06 March 2013

Foreign Policy Wargaming and Undergraduate Students

There an interesting article at Foreign Policy about using a political wargame to explore Iranian nuclear disarmament with college students.

In government, war games and "table top exercises" (for example: this one, this one, and this one) that simulate national security crises have been used for decades to test hypotheses, galvanize attention, understand bureaucratic myopia, see how strategic logic plays out, and hone perceptions of foreign adversaries and allies. The results are often illuminating and terrifying. In 1983, a war game against the Soviet Union called Proud Prophet used actual top secret U.S. war-fighting plans and secretly had Chairman of the Joint Chiefs of Staff General John W. Vessey, Jr. and Secretary of Defense Caspar Weinberger play themselves. "The result," recounts Paul Bracken, "was a catastrophe that made all the wars of the past five hundred years pale in comparison. A half billion human beings were killed in the initial exchanges and at least that many more would have died from radiation and starvation."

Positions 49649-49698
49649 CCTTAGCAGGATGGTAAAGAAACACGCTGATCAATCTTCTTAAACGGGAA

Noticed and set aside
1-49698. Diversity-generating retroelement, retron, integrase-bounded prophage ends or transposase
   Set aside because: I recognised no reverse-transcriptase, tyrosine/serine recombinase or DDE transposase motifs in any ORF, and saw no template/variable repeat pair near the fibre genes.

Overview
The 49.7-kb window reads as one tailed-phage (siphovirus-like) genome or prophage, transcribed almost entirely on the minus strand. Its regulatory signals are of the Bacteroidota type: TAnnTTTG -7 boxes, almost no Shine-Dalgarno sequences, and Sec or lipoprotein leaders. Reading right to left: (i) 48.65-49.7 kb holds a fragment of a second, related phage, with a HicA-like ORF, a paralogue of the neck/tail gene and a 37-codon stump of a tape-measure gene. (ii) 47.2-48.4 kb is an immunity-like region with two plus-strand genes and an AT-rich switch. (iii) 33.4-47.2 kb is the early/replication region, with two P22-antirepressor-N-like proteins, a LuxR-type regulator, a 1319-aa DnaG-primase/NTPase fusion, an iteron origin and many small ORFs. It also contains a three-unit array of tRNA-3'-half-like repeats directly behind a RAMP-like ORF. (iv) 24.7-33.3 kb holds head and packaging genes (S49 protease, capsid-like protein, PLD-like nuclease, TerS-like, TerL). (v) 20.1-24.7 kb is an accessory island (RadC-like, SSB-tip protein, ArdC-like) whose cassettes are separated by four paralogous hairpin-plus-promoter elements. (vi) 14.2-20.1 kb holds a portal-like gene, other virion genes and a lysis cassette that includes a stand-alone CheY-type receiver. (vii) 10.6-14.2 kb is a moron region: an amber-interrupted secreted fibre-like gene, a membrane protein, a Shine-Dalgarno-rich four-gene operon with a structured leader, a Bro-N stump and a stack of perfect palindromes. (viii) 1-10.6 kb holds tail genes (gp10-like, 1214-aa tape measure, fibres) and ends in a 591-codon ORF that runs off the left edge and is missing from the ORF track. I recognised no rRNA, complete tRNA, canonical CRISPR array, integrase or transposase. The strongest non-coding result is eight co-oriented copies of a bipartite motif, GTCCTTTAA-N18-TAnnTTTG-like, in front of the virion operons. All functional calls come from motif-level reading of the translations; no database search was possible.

But what if you don't have gray hair, top secret war plans, positions of power, or 20 years of experience in the Beltway? What can undergraduates get out of simulations? I put these questions to my current class, some faculty colleagues, and former students who participated in simulations I conducted at UCLA from 1999-2011. Here are the top three things I found:

Go to the article if you want to see those three things >>

By: Brant

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